noun (used with a plural verb) Ecclesiastical.
banns, bans. Unabridged


1 [ban]
verb (used with object), banned, banning.
to prohibit, forbid, or bar; interdict: to ban nuclear weapons; The dictator banned all newspapers and books that criticized his regime.
to pronounce an ecclesiastical curse upon.
to curse; execrate.
the act of prohibiting by law; interdiction.
informal denunciation or prohibition, as by public opinion: society's ban on racial discrimination.
a proclamation.
a public condemnation.
Ecclesiastical. a formal condemnation; excommunication.
a malediction; curse.

before 1000; Middle English bannen, Old English bannan to summon, proclaim; cognate with Old Norse banna to curse (probably influencing some senses of ME word), Old High German bannan; akin to Latin fārī to speak, Sanskrit bhanati (he) speaks

bannable, adjective
unbanned, adjective

band, banned.

1. taboo, outlaw, proscribe. 3. prohibition, proscription, interdict. 3, 4. taboo.

1. allow.


2 [ban]
a public proclamation or edict.
bans, Ecclesiastical, banns.
the summoning of the sovereign's vassals for military service.
the body of vassals summoned.

1200–50; Middle English, aphetic variant of iban, Old English gebann proclamation, summons to arms (derivative of bannan ban1), influenced in some senses by Old French ban, from same Germanic base Unabridged
Based on the Random House Dictionary, © Random House, Inc. 2014.
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World English Dictionary
ban1 (bæn)
vb , bans, banning, banned
1.  (tr) to prohibit, esp officially, from action, display, entrance, sale, etc; forbid: to ban a book; to ban smoking
2.  (tr) (formerly in South Africa) to place (a person suspected of illegal political activity) under a government order restricting his movement and his contact with other people
3.  archaic to curse
4.  an official prohibition or interdiction
5.  law an official proclamation or public notice, esp of prohibition
6.  a public proclamation or edict, esp of outlawry
7.  archaic public censure or condemnation
8.  archaic a curse; imprecation
[Old English bannan to proclaim; compare Old Norse banna to forbid, Old High German bannan to command]

ban2 (bæn)
(in feudal England) the summoning of vassals to perform their military obligations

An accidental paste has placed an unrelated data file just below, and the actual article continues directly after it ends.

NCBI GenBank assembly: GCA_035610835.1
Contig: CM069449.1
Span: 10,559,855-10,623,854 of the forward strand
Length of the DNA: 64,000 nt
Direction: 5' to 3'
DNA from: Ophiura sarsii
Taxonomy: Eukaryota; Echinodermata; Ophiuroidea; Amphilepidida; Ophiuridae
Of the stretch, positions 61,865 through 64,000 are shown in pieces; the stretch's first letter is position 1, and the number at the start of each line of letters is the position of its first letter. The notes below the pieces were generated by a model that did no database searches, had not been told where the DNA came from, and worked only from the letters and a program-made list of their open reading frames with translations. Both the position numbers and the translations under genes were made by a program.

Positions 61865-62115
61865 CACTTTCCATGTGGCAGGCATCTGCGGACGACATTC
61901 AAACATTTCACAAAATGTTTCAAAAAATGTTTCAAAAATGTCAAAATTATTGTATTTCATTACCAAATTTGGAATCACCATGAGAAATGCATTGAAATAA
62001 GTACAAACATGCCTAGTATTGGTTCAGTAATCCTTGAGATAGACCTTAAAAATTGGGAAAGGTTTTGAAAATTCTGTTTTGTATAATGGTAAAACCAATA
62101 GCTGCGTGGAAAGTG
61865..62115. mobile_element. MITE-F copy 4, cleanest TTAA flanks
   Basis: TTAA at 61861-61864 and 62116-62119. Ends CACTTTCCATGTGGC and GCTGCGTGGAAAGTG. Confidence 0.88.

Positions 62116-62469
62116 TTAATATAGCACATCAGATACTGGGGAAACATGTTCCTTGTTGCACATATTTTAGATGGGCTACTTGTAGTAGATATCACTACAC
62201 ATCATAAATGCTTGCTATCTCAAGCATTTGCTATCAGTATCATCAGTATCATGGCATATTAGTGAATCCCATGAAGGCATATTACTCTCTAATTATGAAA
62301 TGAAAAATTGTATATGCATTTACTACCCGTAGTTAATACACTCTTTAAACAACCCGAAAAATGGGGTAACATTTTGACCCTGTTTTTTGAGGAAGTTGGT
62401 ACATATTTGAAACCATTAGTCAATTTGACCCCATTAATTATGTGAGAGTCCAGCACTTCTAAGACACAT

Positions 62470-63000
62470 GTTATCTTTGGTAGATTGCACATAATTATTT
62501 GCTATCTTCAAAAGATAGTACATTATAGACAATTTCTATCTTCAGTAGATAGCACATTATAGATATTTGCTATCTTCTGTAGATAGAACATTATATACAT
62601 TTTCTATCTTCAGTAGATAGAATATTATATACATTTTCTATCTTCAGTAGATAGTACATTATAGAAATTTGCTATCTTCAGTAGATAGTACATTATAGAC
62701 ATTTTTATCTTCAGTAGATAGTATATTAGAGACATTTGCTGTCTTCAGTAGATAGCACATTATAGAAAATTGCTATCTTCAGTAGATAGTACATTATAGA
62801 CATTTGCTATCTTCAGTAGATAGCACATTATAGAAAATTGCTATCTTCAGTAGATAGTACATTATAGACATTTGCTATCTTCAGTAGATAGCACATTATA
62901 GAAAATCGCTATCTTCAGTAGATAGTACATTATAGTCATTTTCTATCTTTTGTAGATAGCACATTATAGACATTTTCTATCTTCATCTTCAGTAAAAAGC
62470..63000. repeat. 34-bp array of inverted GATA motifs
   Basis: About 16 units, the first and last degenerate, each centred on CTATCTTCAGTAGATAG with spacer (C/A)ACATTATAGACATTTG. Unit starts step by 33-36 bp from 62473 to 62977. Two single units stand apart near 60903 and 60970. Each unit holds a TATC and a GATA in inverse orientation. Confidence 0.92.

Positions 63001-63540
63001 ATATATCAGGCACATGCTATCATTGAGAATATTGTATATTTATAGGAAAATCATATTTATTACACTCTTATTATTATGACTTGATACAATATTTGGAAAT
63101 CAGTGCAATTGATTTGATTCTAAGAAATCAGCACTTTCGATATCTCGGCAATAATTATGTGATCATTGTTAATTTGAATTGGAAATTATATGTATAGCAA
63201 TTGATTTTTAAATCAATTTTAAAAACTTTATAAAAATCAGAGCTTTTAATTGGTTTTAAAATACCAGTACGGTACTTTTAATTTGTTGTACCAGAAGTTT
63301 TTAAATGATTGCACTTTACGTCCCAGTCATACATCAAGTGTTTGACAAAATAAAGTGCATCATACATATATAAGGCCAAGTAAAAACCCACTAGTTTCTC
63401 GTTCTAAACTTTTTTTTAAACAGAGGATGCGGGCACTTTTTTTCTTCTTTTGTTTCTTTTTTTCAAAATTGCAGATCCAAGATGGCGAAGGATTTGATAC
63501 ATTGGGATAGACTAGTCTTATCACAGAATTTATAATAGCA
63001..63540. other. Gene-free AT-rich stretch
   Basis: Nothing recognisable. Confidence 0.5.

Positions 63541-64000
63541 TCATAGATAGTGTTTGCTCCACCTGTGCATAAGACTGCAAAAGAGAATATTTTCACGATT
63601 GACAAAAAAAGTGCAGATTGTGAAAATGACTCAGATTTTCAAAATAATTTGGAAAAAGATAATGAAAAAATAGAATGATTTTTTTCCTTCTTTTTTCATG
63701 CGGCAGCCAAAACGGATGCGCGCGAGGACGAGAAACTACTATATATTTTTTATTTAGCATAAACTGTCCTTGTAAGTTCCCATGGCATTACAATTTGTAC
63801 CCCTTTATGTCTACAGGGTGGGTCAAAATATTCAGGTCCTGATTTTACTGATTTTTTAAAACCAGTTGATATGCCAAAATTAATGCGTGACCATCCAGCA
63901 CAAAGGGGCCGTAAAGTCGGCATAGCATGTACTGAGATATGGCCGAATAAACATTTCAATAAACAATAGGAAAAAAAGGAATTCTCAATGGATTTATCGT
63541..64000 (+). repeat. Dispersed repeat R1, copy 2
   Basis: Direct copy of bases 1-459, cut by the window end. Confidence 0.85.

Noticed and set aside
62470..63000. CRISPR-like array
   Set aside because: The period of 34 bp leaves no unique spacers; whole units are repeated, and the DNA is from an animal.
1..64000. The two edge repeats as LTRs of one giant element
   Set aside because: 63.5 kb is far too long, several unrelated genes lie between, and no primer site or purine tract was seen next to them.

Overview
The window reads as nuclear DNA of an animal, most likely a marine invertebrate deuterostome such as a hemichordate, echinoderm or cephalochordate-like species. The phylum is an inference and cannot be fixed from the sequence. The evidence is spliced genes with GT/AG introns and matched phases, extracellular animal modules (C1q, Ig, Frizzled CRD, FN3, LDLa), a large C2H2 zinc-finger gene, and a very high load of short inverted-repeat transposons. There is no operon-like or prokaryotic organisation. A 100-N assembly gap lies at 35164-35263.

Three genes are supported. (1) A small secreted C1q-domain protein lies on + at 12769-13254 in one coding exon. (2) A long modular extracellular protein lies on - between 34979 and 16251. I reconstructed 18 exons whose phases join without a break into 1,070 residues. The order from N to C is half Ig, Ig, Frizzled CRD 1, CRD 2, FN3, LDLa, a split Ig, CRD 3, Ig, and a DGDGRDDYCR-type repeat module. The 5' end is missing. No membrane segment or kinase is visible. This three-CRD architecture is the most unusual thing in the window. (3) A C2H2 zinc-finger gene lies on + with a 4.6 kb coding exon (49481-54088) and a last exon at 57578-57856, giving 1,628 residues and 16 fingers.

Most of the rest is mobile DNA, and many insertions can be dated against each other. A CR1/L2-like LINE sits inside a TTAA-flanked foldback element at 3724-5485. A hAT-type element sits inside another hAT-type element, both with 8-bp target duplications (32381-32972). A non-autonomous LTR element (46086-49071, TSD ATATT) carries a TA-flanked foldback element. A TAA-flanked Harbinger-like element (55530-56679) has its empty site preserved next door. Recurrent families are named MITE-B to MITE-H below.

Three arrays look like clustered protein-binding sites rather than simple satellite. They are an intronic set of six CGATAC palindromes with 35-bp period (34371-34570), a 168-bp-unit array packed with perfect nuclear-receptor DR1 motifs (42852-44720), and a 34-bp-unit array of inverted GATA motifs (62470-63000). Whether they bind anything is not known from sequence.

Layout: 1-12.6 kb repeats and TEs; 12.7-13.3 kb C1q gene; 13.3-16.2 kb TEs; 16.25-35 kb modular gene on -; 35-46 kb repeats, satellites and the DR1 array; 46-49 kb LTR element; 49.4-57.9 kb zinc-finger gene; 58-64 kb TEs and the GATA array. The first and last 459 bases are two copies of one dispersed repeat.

[C13: from Old French ban, of Germanic origin; related to Old High German ban command, Old Norse bannban1]

ban3 (bæn)
n , pl bani
a monetary unit of Romania and Moldova worth one hundredth of a leu
[from Romanian, from Serbo-Croat bān lord]

banns or bans (bænz)
pl n
1.  the public declaration of an intended marriage, usually formally announced on three successive Sundays in the parish churches of both the betrothed
2.  forbid the banns to raise an objection to a marriage announced in this way
[C14: plural of bann proclamation; see ban1]
bans or bans
pl n
[C14: plural of bann proclamation; see ban1]

bans (bænz)
pl n
a variant spelling of banns

Collins English Dictionary - Complete & Unabridged 10th Edition
2009 © William Collins Sons & Co. Ltd. 1979, 1986 © HarperCollins
Publishers 1998, 2000, 2003, 2005, 2006, 2007, 2009
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Word Origin & History

O.E. bannan "to summon, command, proclaim," from P.Gmc. *bannan "proclaim, command, forbid" (cf. O.H.G. bannan "to command or forbid under threat of punishment," Ger. bannen "banish, expel, curse"), originally "to speak publicly," from PIE base *bha- "to speak" (cf. O.Ir. bann "law," Armenian ban "word;"
see fame). Main modern sense of "to prohibit" is from O.N. cognate banna "curse, prohibit," and probably in part from O.Fr. ban, which meant "outlawry, banishment," among other things (see banal) and was a borrowing from Germanic. The sense evolution in Germanic was from "speak" to "proclaim a threat" to (in O.N., Ger., etc.) "curse." The Germanic root, borrowed in Latin and French, has been productive: cf. banish, bandit, contraband, etc. Banned in Boston dates from 1920s, in allusion to the excessive zeal and power of that city's Watch and Ward Society.

"governor of Croatia," from Serbo-Croat. ban "lord, master, ruler," from Pers. ban "prince, lord, chief, governor," related to Skt. pati "guards, protects." Hence banat "district governed by a ban," with Latinate suffix -atus. The Persian word got into Slavic perhaps via the Avars.

"edict of prohibition," from ban (v.). O.E. (ge)bann meant "proclamation, summons, command."
Online Etymology Dictionary, © 2010 Douglas Harper
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Example sentences
Not surprisingly, the plastics industry is not a fan of these taxes and bans.
Plastic bag bans or taxes are growing increasingly common.
Although the industry debates environmental and energy benefits, bans and taxes
  to reduce plastic bag use have swept the world.
Bans and cages and account blocks could only slow the attackers, not stop them.
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